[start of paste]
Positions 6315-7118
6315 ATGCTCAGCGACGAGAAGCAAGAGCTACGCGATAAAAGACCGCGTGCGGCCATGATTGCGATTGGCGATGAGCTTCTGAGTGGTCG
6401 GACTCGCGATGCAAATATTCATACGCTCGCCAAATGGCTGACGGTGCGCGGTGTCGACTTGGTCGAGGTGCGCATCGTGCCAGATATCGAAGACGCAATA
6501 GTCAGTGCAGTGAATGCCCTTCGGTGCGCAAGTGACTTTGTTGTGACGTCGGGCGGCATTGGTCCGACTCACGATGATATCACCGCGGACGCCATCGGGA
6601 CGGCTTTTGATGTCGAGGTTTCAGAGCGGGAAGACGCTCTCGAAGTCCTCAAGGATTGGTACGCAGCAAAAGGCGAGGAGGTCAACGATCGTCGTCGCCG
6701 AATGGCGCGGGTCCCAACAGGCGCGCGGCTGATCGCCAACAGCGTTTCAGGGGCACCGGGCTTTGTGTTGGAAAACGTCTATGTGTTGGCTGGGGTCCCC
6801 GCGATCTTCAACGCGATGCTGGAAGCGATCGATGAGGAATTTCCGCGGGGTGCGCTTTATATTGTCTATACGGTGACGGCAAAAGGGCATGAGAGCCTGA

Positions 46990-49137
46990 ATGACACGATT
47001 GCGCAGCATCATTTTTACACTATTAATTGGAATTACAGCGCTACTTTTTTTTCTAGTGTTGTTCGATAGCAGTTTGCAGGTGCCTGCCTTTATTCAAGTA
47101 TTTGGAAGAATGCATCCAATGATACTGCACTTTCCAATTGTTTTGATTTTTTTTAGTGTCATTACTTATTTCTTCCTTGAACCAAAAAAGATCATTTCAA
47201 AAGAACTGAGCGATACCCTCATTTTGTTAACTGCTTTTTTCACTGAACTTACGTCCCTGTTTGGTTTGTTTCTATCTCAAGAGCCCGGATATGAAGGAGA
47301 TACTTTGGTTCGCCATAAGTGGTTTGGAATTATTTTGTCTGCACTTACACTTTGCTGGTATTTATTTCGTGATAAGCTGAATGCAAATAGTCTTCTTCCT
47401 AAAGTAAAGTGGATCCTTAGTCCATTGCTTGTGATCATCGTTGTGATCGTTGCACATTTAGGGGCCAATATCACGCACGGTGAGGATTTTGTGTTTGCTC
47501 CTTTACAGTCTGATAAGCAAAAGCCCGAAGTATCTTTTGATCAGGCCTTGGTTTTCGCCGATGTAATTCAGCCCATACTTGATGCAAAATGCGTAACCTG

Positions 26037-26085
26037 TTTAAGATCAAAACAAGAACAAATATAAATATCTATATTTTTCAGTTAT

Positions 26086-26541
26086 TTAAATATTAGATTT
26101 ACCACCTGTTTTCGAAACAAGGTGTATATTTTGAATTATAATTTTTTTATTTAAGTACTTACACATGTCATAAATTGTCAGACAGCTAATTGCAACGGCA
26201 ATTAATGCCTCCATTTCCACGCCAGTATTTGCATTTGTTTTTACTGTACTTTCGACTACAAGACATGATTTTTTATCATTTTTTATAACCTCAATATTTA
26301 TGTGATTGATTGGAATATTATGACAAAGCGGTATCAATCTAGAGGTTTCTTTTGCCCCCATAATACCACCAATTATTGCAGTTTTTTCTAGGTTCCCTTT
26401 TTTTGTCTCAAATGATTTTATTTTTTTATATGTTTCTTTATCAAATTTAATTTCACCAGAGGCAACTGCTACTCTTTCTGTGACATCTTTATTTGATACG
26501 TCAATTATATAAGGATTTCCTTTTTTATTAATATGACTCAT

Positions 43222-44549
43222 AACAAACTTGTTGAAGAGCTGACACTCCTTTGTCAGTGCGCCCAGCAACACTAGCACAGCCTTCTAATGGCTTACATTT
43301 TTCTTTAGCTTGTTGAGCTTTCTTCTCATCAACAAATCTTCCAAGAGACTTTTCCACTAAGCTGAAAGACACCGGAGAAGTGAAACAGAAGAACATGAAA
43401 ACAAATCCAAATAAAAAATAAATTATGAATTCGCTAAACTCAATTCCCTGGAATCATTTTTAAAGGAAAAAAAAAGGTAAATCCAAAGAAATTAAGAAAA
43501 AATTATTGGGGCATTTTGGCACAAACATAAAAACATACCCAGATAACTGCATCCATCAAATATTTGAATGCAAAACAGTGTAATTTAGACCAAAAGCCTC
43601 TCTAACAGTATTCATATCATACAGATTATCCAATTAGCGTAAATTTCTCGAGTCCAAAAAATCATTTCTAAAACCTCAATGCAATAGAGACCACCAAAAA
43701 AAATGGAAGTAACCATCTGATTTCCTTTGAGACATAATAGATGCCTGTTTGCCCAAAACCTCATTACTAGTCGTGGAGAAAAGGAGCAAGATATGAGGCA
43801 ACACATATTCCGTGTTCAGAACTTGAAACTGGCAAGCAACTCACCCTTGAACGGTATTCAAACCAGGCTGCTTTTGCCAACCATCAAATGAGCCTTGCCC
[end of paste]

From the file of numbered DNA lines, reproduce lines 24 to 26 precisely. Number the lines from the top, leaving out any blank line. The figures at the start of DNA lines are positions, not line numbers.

26501 TCAATTATATAAGGATTTCCTTTTTTATTAATATGACTCAT

Positions 43222-44549
43222 AACAAACTTGTTGAAGAGCTGACACTCCTTTGTCAGTGCGCCCAGCAACACTAGCACAGCCTTCTAATGGCTTACATTT